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Surjectivity for permutation representation of a group action

kalish

Member
Oct 7, 2013
99
I am having trouble proving that my function is surjective. Here is the problem statement:

Problem statement: Let T be the tetrahedral rotation group. Use a suitable action of T on some set, and the permutation representation of this action, to show that T is isomorphic to a subgroup of $S_4$.

Outline of my attempt at a proof:

Let $S$ be the set of faces of the tetrahedron. There exists a homomorphism $f:T$ $\rightarrow$ (permutations of the faces). There are $4$ faces, so $|Perm(|4|)| = 24$. We want to show that $T$ is a bijection, and show the faithfulness of $f$. Well, $|Ker(f)|=1$, because no rotation fixes all faces. So $f$ is injective. Also, the class equation for $T$ is $12 = 1+3+4+4$, which admits no "subsums" to $6$, implying that there are no odd permutations because $T$ has no subgroup of index $2$. So $T \approx A_4$, which is a subgroup of $S_4$.

The thing that evades me is how to prove that $f$ is surjective?
 

Klaas van Aarsen

MHB Seeker
Staff member
Mar 5, 2012
8,909
I am having trouble proving that my function is surjective. Here is the problem statement:

Problem statement: Let T be the tetrahedral rotation group. Use a suitable action of T on some set, and the permutation representation of this action, to show that T is isomorphic to a subgroup of $S_4$.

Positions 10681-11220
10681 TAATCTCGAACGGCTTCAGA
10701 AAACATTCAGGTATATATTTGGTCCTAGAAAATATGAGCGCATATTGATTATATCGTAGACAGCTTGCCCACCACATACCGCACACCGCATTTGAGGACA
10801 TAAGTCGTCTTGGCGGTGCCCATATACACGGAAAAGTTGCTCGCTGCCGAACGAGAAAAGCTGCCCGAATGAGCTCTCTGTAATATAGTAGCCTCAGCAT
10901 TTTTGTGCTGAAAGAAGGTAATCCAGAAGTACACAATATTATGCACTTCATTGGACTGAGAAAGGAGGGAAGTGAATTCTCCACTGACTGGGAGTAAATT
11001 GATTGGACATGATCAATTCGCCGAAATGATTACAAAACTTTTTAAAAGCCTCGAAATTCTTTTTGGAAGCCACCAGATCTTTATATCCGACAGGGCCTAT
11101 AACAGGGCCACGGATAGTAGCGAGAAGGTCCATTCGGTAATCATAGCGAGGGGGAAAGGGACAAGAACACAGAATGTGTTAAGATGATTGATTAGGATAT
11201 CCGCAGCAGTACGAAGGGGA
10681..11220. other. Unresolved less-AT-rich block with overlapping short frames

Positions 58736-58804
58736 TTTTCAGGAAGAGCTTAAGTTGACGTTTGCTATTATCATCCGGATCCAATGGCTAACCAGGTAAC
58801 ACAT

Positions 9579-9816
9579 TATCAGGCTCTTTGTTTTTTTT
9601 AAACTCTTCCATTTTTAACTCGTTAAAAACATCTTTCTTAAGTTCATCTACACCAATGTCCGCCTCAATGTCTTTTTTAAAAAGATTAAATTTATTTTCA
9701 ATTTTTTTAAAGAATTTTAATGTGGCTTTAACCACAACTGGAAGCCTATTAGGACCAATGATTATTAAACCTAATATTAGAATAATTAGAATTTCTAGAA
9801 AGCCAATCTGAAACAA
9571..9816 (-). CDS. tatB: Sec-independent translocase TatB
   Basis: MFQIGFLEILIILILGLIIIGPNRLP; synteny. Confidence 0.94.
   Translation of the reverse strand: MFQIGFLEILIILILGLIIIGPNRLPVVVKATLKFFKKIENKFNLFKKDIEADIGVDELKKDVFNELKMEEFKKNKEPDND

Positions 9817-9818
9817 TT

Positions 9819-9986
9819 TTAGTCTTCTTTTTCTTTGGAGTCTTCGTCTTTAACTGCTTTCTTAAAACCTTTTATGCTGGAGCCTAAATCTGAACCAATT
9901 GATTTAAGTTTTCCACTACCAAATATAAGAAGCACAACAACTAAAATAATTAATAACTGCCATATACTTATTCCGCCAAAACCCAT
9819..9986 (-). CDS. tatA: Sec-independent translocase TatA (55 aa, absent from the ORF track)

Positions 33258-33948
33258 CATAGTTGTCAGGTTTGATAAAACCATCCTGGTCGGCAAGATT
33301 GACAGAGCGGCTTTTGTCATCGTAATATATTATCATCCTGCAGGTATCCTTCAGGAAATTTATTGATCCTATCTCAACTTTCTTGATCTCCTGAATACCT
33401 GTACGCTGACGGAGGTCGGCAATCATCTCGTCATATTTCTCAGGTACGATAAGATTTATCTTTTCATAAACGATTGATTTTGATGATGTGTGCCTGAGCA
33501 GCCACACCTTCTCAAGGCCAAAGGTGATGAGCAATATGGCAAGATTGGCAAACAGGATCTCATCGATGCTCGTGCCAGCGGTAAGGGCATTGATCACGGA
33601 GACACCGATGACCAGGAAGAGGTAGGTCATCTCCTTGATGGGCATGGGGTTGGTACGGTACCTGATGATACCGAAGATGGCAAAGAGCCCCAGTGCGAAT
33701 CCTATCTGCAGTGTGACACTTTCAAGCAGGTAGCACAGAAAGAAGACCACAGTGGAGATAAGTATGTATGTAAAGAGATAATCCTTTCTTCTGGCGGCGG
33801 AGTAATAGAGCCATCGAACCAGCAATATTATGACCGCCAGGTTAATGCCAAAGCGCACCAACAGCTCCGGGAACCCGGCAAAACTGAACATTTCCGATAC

Outline of my attempt at a proof:

Let $S$ be the set of faces of the tetrahedron. There exists a homomorphism $f:T$ $\rightarrow$ (permutations of the faces). There are $4$ faces, so $|Perm(|4|)| = 24$. We want to show that $T$ is a bijection, and show the faithfulness of $f$. Well, $|Ker(f)|=1$, because no rotation fixes all faces. So $f$ is injective. Also, the class equation for $T$ is $12 = 1+3+4+4$, which admits no "subsums" to $6$, implying that there are no odd permutations because $T$ has no subgroup of index $2$. So $T \approx A_4$, which is a subgroup of $S_4$.

The thing that evades me is how to prove that $f$ is surjective?
It is not.
$T$ is isomorphic with $A_4$, which has 12 elements.
However, there are 24 permutations of the faces.
So f cannot be surjective.
Note that for instance the exchange of exactly 2 faces is not possible.
 

Deveno

Well-known member
MHB Math Scholar
Feb 15, 2012
1,967
All you are required to do is show that $T$ is isomorphic to some SUBGROUP of $S_4$. In practical terms, this means finding a suitable set of 4 objects on which $T$ acts injectively. The 4 faces of the tetrahedron work just fine, and your proposed map is injective, so you are finished.

If you MUST prove surjectivity of SOMETHING, you need only show that there is a surjective map of $T$ onto $A_4$, which it appears you have already done, since $S_4$ has PRECISELY ONE subgroup of order 12.